December 15, 2016

Court Finds Employer/Employee Relationship notwithstanding Contract between Two Corporations

The BC Supreme Court recently held that a contract between two corporations was essentially a contract of employment and awarded severance on termination of the contract. The court held that Tim Fernback, working through his incorporated entity TCV Ventures Corp. (“TCV”), was essentially an employee of Cambie Malone’s Corporation (“CMC”) and entitled to reasonable notice of dismissal.

Mr. Fernback was the 100% owner of TCV and provided a range of financial and commercial services through this corporation. In March 2009, Mr. Fernback was offered and accepted the position of Chief Financial Officer for CMC, a hospitality and development company. It was apparent at the time that both parties understood that the position would require Mr. Fernback to work approximately three days per week, and that it was acceptable for Mr. Fernback to have other clients during his engagement with CMC.

Mr. Fernback worked for CMC until November 2012 when relations between the parties broke down. At the time of termination, Mr. Fernback was earning an annual salary of $75,000, and had also entered into a written contract with respect to additional fundraising duties for which he was to be paid a 4% commission.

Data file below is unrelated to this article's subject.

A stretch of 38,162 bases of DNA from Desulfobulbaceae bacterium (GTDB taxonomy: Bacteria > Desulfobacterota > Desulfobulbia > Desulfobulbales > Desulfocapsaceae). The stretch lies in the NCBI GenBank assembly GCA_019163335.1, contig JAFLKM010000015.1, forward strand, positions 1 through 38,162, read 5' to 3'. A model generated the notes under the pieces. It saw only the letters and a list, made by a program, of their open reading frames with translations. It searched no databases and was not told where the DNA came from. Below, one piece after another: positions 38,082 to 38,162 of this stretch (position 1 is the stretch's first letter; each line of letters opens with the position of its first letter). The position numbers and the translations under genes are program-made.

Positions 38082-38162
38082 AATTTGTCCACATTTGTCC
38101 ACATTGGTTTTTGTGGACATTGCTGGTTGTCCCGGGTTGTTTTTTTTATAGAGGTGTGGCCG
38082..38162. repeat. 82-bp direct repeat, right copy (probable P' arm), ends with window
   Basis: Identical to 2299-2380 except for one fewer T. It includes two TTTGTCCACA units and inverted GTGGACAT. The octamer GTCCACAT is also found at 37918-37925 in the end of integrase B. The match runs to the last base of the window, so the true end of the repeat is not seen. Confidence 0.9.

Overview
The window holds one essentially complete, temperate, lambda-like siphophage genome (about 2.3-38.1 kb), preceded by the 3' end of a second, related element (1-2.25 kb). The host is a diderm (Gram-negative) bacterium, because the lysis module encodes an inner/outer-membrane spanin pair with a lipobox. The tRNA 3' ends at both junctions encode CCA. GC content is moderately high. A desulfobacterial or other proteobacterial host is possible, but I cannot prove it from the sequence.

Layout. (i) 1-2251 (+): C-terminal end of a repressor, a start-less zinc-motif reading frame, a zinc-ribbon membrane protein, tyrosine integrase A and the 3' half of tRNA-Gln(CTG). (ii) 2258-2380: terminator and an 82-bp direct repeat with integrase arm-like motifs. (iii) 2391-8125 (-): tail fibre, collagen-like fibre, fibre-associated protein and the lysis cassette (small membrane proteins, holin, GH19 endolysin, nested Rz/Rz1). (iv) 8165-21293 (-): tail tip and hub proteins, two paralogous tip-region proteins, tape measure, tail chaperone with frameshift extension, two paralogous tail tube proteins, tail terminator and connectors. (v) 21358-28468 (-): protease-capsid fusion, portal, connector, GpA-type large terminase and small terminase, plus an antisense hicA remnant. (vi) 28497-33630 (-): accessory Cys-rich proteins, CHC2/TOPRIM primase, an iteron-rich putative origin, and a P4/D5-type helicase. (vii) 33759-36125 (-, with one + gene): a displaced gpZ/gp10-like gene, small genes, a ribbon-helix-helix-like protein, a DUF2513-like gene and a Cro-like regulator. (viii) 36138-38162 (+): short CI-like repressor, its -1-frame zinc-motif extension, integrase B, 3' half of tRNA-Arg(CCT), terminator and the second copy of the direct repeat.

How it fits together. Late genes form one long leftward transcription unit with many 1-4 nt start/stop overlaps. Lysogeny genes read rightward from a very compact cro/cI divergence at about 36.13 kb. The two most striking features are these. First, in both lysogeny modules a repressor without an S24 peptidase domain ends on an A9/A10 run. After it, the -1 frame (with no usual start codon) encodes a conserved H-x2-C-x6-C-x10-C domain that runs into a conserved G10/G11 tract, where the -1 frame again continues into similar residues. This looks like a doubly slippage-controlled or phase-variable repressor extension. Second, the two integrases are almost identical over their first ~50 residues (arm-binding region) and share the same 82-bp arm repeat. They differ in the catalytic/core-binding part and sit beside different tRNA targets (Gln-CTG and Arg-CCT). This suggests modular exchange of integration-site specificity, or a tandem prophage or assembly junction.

TCF sued for wrongful dismissal, claiming that Mr. Fernback was an employee of CMC and that he was entitled to damages in lieu of reasonable notice of dismissal.

The court reviewed the law with respect to the distinction between an independent contractor and an employee, citing factors such as the duration of the relationship, the degree of reliance and the degree of exclusivity. The court held that, despite the lack of complete exclusivity, and the fact that the provision of services was through a corporation, the relationship had a permanency that persisted for 3.5 years and was akin to an employer-employee situation.

TCV was awarded damages in lieu of nine months’ reasonable notice, including an estimation of commissions that would have been paid during the nine month notice period.

This case serves as a lesson to companies that individuals who provide contract work may be considered “employees” as opposed to independent contractors, despite the fact that they operate through their corporations and may not provide exclusive service. To avoid potential litigation, companies should ensure that they use written, enforceable contracts that clearly set out the amount of notice required to terminate that relationship.


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